Gold has played a key role in human’s history as it has been widely used as a store of value and medium of exchange. Currently, apart from its shine and usage for jewelry, the precious metal is widely seen as a safe-haven asset, meaning that it is considered a good investment during turbulent times. Gold is also widely seen as a hedge against inflation and against depreciating currencies as it doesn’t rely on any specific issuer or government.

Who buys the most Gold?

Central banks are the biggest Gold holders. In their aim to support their currencies in turbulent times, central banks tend to diversify their reserves and buy Gold to improve the perceived strength of the economy and the currency. High Gold reserves can be a source of trust for a country’s solvency. Central banks added 1,136 tonnes of Gold worth around $70 billion to their reserves in 2022, according to data from the World Gold Council. This is the highest yearly purchase since records began. Central banks from emerging economies such as China, India and Turkey are quickly increasing their Gold reserves.

How is Gold correlated with other assets?

Gold has an inverse correlation with the US Dollar and US Treasuries, which are both major reserve and safe-haven assets. When the Dollar depreciates, Gold tends to rise, enabling investors and central banks to diversify their assets in turbulent times. Gold is also inversely correlated with risk assets. A rally in the stock market tends to weaken Gold price, while sell-offs in riskier markets tend to favor the precious metal.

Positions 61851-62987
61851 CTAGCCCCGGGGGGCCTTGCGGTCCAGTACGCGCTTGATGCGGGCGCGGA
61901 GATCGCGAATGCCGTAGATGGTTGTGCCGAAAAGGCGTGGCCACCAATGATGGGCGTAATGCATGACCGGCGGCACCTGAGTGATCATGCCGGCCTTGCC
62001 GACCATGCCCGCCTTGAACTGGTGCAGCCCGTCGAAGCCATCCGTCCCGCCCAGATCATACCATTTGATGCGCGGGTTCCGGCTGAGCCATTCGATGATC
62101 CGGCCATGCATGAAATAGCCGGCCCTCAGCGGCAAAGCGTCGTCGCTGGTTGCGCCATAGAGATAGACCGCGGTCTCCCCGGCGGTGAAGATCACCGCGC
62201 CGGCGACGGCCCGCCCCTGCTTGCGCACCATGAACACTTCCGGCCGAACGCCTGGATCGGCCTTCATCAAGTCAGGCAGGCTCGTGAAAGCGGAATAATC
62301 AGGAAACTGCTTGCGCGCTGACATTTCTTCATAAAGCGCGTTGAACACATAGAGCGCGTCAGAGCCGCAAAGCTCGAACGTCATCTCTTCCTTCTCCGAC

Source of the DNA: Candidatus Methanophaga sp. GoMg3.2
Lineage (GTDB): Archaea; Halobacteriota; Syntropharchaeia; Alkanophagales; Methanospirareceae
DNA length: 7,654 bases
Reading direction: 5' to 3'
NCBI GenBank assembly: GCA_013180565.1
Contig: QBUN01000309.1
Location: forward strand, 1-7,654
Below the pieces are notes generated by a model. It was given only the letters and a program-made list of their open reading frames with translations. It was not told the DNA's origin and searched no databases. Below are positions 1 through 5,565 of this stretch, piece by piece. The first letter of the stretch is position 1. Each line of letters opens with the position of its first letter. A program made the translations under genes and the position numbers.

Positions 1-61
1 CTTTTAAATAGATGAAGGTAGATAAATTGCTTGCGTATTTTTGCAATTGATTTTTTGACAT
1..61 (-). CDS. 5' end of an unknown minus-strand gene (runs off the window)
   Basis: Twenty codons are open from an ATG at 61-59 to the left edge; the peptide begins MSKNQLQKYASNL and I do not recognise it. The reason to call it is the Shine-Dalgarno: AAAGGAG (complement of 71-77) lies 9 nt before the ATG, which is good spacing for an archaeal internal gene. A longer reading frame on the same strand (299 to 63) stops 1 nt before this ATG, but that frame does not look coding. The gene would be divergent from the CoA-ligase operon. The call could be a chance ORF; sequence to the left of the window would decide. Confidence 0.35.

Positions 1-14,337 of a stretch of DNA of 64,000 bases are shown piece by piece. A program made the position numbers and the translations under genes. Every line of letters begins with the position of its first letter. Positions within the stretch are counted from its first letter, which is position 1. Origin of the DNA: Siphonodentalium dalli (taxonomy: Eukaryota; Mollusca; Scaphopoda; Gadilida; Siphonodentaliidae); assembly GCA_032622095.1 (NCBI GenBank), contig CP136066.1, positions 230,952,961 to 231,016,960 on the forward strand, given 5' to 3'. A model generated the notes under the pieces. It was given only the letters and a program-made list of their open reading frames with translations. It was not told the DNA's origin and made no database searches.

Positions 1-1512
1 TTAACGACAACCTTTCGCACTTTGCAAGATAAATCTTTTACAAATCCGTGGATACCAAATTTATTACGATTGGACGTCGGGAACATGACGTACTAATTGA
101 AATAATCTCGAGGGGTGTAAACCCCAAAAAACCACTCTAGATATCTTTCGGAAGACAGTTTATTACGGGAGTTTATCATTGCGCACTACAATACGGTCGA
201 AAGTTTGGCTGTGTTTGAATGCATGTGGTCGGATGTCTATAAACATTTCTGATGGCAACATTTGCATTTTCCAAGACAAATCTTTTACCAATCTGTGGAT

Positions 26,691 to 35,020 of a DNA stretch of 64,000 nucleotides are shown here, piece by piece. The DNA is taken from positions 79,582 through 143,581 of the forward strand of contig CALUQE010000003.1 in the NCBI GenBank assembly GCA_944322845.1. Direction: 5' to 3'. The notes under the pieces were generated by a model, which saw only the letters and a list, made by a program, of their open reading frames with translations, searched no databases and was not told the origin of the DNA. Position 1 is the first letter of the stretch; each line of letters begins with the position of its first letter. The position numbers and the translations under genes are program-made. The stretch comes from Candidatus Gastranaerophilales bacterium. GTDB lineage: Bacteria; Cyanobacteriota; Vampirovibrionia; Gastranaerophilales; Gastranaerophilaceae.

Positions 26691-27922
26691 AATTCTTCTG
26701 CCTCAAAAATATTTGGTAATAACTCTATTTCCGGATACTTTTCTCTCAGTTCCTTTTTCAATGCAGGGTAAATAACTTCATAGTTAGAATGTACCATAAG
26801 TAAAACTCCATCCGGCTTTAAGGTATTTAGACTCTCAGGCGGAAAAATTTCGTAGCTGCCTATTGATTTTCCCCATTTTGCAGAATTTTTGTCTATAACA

What does the price of Gold depend on?

The price can move due to a wide range of factors. Geopolitical instability or fears of a deep recession can quickly make Gold price escalate due to its safe-haven status. As a yield-less asset, Gold tends to rise with lower interest rates, while higher cost of money usually weighs down on the yellow metal. Still, most moves depend on how the US Dollar (USD) behaves as the asset is priced in dollars (XAU/USD). A strong Dollar tends to keep the price of Gold controlled, whereas a weaker Dollar is likely to push Gold prices up.